The Trusted Adviser October 2009 | Volume 2 - Number 8

ATTORNEYS | Practice Notes

Legislative Updates



PL 52-2009, HEA 1176, Effective Date July 1, 2009 (for all provisions). Modifies: IC 24-4.4-2, 24-9-1-1, 24-9-2-10, 24-9-3-6 through 3-8, 24-9-4-1, 25-1-11-17, and 11-18, 25-34.1-6-2.5, 25-34.1-8-7.5; Adds: IC Chapter 24-5-23.5, IC Section 24-5.5-5-7.2.

This Act affects trade regulation in Indiana, especially regarding prepayment penalties for variable rate mortgages, improper influence in real estate appraisals, and various other prohibited acts in real estate practice.

Prepayment Fees Prohibited on Variable Rate Mortgages

First, at Indiana Code Section 24-4.4-2-201(2), this Act prohibits a creditor from contracting for or charging a prepayment penalty on any first lien mortgage transaction, refinancing, or consolidation, closed after June 30, 2009, with an interest rate that is subject to change at one or more times during the mortgage term.

Almost identically, the Act adds a new subsection, IC 24-9-3-6(b), indicating that a creditor of a home loan, refinancing or consolidation that is closed after June 30, 2009, and that has an interest rate that is subject to change one or more times during its term, may not contract for or charge a borrower a prepayment fee or penalty.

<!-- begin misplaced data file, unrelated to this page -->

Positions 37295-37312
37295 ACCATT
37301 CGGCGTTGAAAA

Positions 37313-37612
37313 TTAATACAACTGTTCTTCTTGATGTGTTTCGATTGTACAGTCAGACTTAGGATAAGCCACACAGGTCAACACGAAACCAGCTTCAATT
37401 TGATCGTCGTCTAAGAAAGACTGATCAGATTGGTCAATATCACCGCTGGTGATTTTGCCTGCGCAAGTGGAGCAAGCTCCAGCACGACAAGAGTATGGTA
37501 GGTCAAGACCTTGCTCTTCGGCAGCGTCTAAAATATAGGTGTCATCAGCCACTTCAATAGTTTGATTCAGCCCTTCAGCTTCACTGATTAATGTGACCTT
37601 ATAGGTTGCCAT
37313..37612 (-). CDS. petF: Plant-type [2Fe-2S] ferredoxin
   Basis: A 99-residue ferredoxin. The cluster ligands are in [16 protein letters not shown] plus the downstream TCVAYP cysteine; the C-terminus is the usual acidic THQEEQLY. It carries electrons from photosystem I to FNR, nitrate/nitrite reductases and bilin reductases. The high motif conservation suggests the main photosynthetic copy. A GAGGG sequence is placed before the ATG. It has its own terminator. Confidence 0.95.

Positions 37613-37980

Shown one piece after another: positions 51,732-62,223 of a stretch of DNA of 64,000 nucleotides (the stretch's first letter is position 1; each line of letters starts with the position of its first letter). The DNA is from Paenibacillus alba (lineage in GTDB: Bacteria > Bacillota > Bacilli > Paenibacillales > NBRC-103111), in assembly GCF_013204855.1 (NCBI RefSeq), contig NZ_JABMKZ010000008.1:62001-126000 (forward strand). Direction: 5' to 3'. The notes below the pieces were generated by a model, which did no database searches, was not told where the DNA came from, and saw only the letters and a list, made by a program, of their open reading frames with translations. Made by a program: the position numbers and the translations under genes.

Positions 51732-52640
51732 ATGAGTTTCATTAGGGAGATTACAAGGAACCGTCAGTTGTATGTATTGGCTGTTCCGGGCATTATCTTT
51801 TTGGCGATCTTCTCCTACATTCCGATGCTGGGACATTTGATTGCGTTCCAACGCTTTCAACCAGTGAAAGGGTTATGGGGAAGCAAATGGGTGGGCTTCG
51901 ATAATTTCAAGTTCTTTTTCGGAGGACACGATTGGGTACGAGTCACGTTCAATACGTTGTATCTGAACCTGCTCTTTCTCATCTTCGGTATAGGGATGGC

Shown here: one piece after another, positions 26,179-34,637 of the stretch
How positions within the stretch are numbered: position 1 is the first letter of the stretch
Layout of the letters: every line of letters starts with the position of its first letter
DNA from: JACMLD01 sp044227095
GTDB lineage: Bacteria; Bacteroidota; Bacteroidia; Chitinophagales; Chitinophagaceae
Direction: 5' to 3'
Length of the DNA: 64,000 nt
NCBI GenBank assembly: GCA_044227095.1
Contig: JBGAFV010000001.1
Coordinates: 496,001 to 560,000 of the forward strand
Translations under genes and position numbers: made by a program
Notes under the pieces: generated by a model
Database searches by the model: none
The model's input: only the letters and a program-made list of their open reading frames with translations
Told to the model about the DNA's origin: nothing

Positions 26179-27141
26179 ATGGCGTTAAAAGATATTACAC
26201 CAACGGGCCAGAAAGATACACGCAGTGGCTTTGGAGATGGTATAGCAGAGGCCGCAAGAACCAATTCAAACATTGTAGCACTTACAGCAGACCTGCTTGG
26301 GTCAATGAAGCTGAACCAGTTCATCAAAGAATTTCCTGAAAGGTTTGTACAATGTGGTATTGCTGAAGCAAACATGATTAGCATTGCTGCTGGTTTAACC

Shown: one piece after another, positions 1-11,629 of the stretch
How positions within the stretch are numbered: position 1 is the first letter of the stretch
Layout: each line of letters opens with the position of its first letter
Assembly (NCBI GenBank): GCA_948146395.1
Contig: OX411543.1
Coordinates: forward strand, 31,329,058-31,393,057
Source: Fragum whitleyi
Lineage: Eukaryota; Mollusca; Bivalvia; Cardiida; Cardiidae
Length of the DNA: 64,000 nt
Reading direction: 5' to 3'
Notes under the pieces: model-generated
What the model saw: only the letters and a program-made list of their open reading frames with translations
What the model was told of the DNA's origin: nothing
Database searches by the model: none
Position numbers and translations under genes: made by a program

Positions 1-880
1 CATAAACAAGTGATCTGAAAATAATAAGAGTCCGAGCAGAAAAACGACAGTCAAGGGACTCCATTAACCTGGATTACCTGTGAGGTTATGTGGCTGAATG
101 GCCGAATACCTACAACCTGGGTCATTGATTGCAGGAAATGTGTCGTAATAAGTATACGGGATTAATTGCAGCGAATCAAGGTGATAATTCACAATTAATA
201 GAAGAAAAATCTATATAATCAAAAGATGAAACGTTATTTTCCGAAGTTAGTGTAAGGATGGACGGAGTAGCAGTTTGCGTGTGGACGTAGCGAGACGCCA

Regulating Real Estate Appraisals

Next, the Act regulates real estate appraisals. It defines "appraisal," "appraisal company," "creditor," "mortgage loan," "real estate appraiser," and "real estate transaction."

The Act prohibits improperly influencing the independent judgment of a real estate appraiser or the reporting of an appraisal. For every application for a mortgage loan receives after December 31, 2009, the creditor is required to provide a prescribed form (available no later than September 1, 2009) to the applicant within three business days. The form must include the following information: 1) contact information for the homeowner protection unit (HPU), including its email address and toll free phone number; 2) a statement advising the applicant that the applicant my contact the HPU to report the prohibited improper influencing mentioned above or other fraudulent real estate transactions; and, 3) a statement advising the applicant of the applicant's right to review the HUD-1 or HUD-1A Settlement Statement during the business day immediately preceding settlement. The HPU and real estate appraiser licensure and certification board shall promote awareness and availability of the form.

A creditor may share information concerning suspected violations of the Act with the HPU, and the HPU may in turn share with federal, state and local law enforcement agencies, federal regulatory agencies, and any agency that may have jurisdiction over a suspected violator. Furthermore, any person, or agent of such person, who makes a good faith, voluntary disclosure of a suspected violation, shall not be liable under any law or legally enforceable agreement for making the disclosure or for failing to provide notice to the person who is the subject of the disclosure.